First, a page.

Feeding cats a food suited to their age, size, lifestyle, specific sensitivities and breed means contributing to protecting their health. Only specially balanced diets are able to guarantee all the nutrients necessary for your cat’s well-being.
An owner’s fondness for cats can sometimes lead to poor nutritional choices on their cat’s behalf. And foods many consider treats may actually harm our feline companions. It’s essential to remember some very important facts about cats in order to foster healthy growth and development.
- Cats have a weak sense of taste and don’t require much variety in their diets.
- Their jaws are made for cutting, not chewing.
- Cats are often lactose intolerant, so milk is not a good treat for them.
- Cats draw their energy from fat, but they can suffer from obesity, depending on various factors, like lifestyle and age. In fact, the prevalence of overweight cats has increased more than 90 percent since 2007. (Source: Banfield State of Pet Health, 2012)
- Indoor cats require less energy and protein than outdoor cats.
- It is estimated that up to 80% of cats suffer from some form of dental disease. (Source: Royal Canin Research Center, 2006)
A cat that does not go outdoors expends little energy and spends about 30% of her waking time licking her coat. The ingested hair is then eliminated after it passes through the intestine, but this grooming activity represents a major risk of hairballs forming in the digestive tract. The natural elimination of these hairballs can be assisted with a fiber-rich diet, and excess weight gain can be addressed with a diet that contains moderate calorie content.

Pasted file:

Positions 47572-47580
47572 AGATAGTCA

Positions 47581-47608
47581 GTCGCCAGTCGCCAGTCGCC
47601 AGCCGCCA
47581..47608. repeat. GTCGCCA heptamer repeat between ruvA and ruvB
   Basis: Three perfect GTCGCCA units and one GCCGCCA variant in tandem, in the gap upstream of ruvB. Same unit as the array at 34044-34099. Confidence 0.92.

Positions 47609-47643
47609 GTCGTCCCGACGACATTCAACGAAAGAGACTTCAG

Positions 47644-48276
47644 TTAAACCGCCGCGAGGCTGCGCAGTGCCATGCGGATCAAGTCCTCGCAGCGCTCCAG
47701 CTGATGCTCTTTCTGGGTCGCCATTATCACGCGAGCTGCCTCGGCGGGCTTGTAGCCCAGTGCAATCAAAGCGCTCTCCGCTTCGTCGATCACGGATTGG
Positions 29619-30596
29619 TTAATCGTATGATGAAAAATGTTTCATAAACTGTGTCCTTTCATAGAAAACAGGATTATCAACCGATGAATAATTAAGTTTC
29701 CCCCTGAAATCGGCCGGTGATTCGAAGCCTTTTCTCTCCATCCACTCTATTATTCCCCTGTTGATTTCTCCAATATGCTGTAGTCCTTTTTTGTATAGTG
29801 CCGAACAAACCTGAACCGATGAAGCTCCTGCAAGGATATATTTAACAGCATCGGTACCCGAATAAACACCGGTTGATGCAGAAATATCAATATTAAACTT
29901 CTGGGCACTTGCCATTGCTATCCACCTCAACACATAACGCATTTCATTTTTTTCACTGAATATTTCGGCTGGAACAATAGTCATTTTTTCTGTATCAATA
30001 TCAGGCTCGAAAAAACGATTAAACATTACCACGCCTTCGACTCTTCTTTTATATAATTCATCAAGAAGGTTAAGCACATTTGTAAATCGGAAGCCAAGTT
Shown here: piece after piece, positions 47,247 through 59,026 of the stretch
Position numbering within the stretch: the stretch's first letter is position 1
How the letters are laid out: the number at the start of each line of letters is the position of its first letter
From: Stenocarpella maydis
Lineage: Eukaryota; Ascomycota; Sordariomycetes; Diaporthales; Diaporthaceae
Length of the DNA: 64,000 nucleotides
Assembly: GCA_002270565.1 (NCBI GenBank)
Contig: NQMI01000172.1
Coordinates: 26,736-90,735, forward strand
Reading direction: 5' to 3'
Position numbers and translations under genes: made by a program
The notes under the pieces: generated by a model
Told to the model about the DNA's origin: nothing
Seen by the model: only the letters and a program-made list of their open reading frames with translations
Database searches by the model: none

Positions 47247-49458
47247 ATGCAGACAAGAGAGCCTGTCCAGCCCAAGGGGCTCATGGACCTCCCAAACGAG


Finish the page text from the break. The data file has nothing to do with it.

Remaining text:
A cat that goes out regularly has higher energy requirements based on time spent outdoors, the size of the territory available to her, and to the range of climatic variations throughout the year. As with indoor cats, an outdoor cat’s food must account for the amount of energy she expends. These needs may change, as many so-called "outdoor" cats become "indoor" cats depending on the season.
The percentage of cats over 6 years of age has nearly doubled in just over a decade. And as nutrition and medicine continue to advance, it stands to reason our mature cat population will grow.
Many cats begin to show physical signs of aging between 7 and 10 years of age, and most do so by the time they are 12. Aging often means decreased energy, difficulty walking and loss of appetite. And older cats have a greater chance of developing various illnesses, including cardiac problems (ventricular hypertrophy), respiratory difficulties, susceptibility to infection due to a weakened immune system, frequent kidney disease, tumors and endocrine problems such as hyperthyroidism and diabetes. Obesity is also a risk factor in a large number of diseases, such as diabetes and skin problems. But older cats may also become underweight and lose muscle.
That’s why it’s important to adjust your older cat’s diet, starting at age 10. Even if you’re not seeing physical changes in your cat, there may be metabolic changes that can be addressed with mature-based nutrition.
Elderly cats should also be monitored by a veterinarian so any illness can be treated as soon as possible. One veterinary examination per year is recommended throughout a cat's life, with one every six months strongly advised for cats over 12 years old.
Learn more about our ROYAL CANIN® Feline Health Nutrition™.